After detoxing, the next step would be to check in to a rehab facility. During this time, an assessment will take place where a therapist and/or doctor will collect information from the patient. Questions involving family background and medical history, as well as self-assessment for current mood, triggers, main substance of abuse will take place. In some cases, a physical exam will also take place. With this information, the therapist and/or doctor will assess key findings, such as if a dual-diagnosis may be present. For example, if the patient revealed high levels of depression, along with disordered eating and body dysmorphic behaviors, the assessor may determine that alcoholism or drug addiction is linked to these underlying factors. Usually assessments incorporate the same types of questions and rating-scales within each rehab center.
The Intake Process
Basically the intake process is like attending your first day of college, in which the person attends specific and relevant courses, and meets the staff, professors and other students. Within a rehab center, the patient will meet with official members (eg a psychologist, a psychiatrist/doctor, and therapists’) to create and build strong, comfortable relationships. Beyond allowing the patient to feel more at ease, this step helps the staff further assess and communicate with one another on observations and new findings about the individual. Thus, an assigned plan with appropriate therapy groups should presume. Like the assessment phase, intake process includes further questions that addresses findings from the previous step, as well as several more relevant ones. Additionally, during this time, the rehab center’s staff will likely take payment; fortunately, many rehabs take multiple insurances and provide payment plans.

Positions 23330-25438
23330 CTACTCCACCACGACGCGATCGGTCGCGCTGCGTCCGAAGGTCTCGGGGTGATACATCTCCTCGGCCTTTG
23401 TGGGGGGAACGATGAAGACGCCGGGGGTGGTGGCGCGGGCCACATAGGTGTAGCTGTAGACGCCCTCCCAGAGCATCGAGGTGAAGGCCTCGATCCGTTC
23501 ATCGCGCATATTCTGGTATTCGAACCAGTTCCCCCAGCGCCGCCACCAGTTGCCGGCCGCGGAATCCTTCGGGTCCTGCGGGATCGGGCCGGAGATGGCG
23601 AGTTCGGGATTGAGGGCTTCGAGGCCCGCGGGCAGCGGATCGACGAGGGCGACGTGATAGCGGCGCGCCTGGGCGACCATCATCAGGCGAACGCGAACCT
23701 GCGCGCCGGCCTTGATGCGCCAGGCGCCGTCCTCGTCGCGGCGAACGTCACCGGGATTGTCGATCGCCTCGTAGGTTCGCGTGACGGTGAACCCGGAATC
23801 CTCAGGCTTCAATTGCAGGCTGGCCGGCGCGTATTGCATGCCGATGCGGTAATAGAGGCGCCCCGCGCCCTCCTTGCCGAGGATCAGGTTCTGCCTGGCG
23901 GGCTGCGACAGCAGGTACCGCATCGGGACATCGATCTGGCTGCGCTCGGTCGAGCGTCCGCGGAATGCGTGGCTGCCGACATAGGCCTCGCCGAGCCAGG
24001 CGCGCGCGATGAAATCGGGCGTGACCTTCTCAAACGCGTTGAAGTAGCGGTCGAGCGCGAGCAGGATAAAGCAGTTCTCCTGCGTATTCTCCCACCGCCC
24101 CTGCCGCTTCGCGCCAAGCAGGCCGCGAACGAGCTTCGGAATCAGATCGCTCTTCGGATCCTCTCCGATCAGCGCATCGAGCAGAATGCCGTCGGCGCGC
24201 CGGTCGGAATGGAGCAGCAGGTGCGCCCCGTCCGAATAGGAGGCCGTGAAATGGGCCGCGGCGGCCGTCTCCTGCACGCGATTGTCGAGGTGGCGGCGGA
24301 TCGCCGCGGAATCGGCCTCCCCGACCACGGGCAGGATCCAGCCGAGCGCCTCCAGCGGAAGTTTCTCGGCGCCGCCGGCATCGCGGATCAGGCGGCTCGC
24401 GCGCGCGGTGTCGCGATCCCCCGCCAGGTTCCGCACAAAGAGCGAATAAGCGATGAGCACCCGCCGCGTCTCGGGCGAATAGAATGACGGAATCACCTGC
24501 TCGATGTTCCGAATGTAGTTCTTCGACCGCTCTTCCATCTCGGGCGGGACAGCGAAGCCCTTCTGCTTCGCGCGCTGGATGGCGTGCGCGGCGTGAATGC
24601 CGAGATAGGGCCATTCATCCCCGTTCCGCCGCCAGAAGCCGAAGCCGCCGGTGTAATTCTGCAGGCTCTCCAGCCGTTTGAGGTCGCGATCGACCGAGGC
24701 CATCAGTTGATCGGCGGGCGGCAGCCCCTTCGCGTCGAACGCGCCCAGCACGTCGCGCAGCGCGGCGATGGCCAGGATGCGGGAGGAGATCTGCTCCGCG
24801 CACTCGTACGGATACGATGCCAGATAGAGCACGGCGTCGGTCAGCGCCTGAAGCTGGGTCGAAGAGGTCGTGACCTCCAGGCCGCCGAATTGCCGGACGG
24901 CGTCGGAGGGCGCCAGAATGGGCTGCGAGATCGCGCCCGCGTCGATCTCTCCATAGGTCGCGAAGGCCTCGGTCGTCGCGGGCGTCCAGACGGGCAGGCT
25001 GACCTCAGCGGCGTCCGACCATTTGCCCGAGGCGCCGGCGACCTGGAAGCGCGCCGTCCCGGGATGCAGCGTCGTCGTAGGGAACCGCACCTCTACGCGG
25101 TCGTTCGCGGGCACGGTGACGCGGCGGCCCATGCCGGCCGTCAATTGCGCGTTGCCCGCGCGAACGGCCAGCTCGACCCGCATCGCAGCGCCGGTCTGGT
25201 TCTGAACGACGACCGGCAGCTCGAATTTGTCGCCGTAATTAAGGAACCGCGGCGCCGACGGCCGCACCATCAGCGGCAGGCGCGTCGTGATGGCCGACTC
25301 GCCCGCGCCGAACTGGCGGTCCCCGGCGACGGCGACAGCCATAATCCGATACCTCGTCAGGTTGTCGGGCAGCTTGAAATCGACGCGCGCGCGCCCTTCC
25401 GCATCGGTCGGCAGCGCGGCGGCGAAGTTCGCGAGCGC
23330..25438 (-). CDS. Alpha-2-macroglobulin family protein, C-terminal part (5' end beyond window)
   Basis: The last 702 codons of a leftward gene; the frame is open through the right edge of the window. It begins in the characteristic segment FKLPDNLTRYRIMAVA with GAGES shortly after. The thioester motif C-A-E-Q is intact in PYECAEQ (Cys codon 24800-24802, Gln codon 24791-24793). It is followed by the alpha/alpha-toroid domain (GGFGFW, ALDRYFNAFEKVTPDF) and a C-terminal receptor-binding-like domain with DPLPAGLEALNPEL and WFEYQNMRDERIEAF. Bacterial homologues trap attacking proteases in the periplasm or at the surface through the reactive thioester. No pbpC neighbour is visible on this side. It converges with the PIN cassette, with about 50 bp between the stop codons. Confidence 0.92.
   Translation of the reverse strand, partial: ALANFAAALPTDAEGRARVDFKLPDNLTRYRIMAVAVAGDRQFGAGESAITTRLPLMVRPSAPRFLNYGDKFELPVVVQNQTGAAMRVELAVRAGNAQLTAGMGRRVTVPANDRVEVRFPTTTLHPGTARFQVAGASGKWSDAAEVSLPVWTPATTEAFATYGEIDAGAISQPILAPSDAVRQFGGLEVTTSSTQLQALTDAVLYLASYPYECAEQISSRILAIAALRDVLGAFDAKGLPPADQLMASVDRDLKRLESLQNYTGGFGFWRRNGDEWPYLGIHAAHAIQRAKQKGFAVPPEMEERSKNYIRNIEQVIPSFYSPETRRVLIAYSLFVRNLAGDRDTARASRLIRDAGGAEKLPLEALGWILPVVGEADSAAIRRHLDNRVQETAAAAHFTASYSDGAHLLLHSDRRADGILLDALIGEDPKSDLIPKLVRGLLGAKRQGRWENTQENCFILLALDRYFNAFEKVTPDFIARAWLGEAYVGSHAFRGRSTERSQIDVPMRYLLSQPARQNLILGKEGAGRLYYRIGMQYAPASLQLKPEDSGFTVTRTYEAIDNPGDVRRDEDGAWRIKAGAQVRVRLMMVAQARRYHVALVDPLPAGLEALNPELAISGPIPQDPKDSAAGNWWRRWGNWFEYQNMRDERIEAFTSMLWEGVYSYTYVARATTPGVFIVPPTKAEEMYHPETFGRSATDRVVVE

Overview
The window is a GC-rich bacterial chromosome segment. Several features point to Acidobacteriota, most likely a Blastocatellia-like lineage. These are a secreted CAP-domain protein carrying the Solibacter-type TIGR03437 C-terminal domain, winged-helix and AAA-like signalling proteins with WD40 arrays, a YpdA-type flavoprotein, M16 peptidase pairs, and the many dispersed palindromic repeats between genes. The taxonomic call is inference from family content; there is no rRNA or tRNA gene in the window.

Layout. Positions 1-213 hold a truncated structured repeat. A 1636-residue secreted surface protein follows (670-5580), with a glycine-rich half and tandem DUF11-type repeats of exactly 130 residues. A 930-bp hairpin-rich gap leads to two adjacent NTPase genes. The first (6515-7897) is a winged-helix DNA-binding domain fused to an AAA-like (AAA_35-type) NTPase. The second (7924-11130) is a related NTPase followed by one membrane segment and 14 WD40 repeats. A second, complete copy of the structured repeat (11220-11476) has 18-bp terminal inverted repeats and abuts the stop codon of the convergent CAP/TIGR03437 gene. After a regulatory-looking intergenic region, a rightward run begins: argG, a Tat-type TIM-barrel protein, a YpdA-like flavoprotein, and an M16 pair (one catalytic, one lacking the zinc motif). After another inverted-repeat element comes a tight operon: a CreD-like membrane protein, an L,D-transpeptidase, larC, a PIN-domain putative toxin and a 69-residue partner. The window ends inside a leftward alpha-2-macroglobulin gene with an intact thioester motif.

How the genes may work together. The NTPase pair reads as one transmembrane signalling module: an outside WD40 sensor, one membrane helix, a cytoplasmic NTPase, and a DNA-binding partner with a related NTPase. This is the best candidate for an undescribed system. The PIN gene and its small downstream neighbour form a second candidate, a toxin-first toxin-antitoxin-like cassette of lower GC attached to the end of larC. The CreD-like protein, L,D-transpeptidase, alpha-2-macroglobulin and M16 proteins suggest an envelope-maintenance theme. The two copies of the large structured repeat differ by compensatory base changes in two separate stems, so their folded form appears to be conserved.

Inpatient Versus Outpatient Treatment
More on Inpatient Vs. Outpatient
Options for drug rehab centers includes: residential treatment centers (RTC), partial hospitalization programs (PHP), and intensive outpatient programs (IOP). Unlike PHP and IOP, RTC requires patients remain in the facility over night. RTC offers a highly structured and supervised environment, where the patient meets routinely with a psychologist, doctor and attends group therapy sessions. Group sessions differ in material and approaches depending on the specific focus; for instance, there CBT for those struggling with anxiety and obsessions, and Christian Therapy for those needing spiritual guidance and support. RTC is especially advised for those who had to be hospitalized for the detoxing process. Typically, the program lasts anywhere from three to six months.